There isn't a weak spot on the disc, and the fact that the band released it free for download is incredible. The fact that is FREE also gives you a reason to go download it and listen, even if you don't think you'll like it. A metalhead might from someone's description of an album with little metal, which is filled classical setting instrumentation in an avant-garde setting, disregard the album. I can't blame them! Why buy something you don't think you'll like? You don't have to! No one can turn down free music, and the fact that it's incredible is just an added bonus.
Maudlin of the Well's newest release may not be accesible for everyone musically, but it is a magnificent masterpiece of an album. The music escapes from the common labelings and classifications of modern music and instead rests nicely in the category of the indescribable. Recommended for anyone.
A victory for the people who donated, a victory for music production, and a victory for the music listener. This is one hell of a journey, this is an album that will consume you, it will break your heart every time only to force you to fall in love again. First I’ll have to say, this doesn’t sound like anything maudlin of the Well had done previously, almost all of the metal is gone. I recently criticised Kayo Dot for the same thing, but this has done something different, it’s done it so well that you can’t help but forgive it.
The first cheerful 30 seconds of this is so incredibly uplifting, it’s insanely happy, especially if you know that it’s going to be followed by what is quite possibly the most awesome album of all time. A beautiful string arrangement comes in and really sets the mood for what this album is all about. The guitars resonate throughout and just add a lush flavour that you can almost taste, the layering is absolutely stunning. The vocal are perfect for the mood, out goes the harsh and in comes a completely clean vocal performance and it works amazingly well.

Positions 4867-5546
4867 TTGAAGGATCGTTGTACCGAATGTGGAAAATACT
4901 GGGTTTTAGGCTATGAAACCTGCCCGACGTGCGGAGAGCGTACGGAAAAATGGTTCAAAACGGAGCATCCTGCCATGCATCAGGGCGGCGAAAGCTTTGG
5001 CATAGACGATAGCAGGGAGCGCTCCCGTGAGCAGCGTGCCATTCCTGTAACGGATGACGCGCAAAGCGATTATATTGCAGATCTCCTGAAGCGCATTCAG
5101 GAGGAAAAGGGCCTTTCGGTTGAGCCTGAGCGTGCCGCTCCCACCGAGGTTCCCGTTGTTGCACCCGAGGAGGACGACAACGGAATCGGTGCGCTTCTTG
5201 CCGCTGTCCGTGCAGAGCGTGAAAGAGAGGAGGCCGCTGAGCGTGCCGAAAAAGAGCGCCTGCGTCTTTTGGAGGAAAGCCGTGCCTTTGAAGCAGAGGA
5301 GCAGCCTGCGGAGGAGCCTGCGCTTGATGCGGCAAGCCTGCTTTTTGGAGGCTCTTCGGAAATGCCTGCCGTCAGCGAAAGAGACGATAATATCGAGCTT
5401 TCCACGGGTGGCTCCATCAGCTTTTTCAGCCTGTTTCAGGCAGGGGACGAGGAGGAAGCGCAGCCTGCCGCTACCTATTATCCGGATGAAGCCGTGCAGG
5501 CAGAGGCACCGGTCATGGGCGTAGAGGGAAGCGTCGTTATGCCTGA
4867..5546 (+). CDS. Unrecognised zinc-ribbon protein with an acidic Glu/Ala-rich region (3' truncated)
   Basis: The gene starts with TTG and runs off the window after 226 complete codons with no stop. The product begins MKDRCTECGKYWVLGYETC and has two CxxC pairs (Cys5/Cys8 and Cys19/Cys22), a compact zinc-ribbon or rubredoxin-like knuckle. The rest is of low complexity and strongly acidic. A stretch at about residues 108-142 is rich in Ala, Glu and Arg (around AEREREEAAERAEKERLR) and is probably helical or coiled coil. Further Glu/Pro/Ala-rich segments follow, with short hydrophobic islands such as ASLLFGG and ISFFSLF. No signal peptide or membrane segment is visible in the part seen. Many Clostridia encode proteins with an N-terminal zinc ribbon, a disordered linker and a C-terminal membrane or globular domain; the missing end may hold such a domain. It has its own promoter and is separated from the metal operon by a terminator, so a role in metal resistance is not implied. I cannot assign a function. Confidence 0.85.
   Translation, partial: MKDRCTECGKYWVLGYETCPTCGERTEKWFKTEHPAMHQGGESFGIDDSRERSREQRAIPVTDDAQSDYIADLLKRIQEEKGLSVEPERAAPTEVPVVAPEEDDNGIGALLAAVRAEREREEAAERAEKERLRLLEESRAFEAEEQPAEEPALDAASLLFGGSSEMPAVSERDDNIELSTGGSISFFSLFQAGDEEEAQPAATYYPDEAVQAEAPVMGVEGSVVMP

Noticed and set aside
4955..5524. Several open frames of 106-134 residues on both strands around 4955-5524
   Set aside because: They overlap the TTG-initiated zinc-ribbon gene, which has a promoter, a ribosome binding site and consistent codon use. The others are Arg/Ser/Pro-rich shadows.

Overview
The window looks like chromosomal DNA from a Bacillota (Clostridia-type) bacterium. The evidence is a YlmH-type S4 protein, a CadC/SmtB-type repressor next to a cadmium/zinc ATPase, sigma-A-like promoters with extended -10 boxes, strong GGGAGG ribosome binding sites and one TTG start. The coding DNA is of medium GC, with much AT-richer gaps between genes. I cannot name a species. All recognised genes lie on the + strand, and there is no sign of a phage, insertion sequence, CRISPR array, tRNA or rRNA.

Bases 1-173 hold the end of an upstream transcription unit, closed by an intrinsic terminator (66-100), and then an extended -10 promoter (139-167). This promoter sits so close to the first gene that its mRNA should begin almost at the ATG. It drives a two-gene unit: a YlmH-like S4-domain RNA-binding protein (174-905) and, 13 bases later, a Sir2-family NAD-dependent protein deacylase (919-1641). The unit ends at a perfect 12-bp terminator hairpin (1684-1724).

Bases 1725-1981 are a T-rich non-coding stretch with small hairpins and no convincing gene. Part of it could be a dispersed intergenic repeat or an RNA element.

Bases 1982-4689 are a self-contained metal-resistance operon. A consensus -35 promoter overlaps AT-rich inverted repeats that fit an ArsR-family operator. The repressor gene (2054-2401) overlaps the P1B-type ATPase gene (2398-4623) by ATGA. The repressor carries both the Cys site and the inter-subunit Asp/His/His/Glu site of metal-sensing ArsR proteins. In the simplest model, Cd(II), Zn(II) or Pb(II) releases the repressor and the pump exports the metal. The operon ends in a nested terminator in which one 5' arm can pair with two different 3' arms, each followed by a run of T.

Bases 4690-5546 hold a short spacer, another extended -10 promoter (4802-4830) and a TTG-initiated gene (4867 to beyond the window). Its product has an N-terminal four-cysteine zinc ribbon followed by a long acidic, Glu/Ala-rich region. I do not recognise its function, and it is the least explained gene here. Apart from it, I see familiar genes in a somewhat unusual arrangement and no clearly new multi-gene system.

The slow build up is accompanied by sheer beauty and suddenly you’re thinking where the time has gone the whole thing just suddenly escalates out of nowhere. It will make you feel like you’re floating on top of the world. And before you know it, the first song is over. Another Excerpt feels like the start of a beautiful awakening, and the start of it is more classical in nature than anything. The build-up, the production and the atmosphere have all been created to perfection.
And there’s no disappointments, no anti-climaxes, just utter perfection, and buried deep in the mix is some incredible guitar solos that are just waiting to burst to the forefront, but never quite get there. Everything just seems to end so quickly, it never feels like you get a whole song, 10 minutes becomes one and everything feels lost, it can drive you mad just wanting more. Every now and then you’re just going to drift out of it and then when you snap back you notice you’re already halfway through the whole thing.
I’d like to take this time just to explain the sheer beauty of this album. There’s something to admire at every step of the way. Every note seems to be put there purely for your enjoyment. It’s like it knows exactly what you want and just delivers. The strings, the drums, the keyboards and the guitars; everything just works so perfectly, parts of this are pure silent perfection. And then other times it just overwhelms you with a beautiful wave of sound.
The closing track is quite possibly the only thing that can be tied down to make this overly familiar with motW fans, it’s the heaviest track, but that doesn’t explicitly say there’s any real metal on it, it just sounds more powerful. Yet it still retains that control, direction and beauty.
There’s not much I can say about this album that hasn’t been said other than that I’m absolutely stunned. My faith in new music has been restored, and I really hope that in 20 years 2009 will be remembered as the year that maudlin of the Well shocked the world with this total classic. And let’s not forget it’s available for free on their website.
I have also posted this review on: Musicbanter, RYM and Progarchives.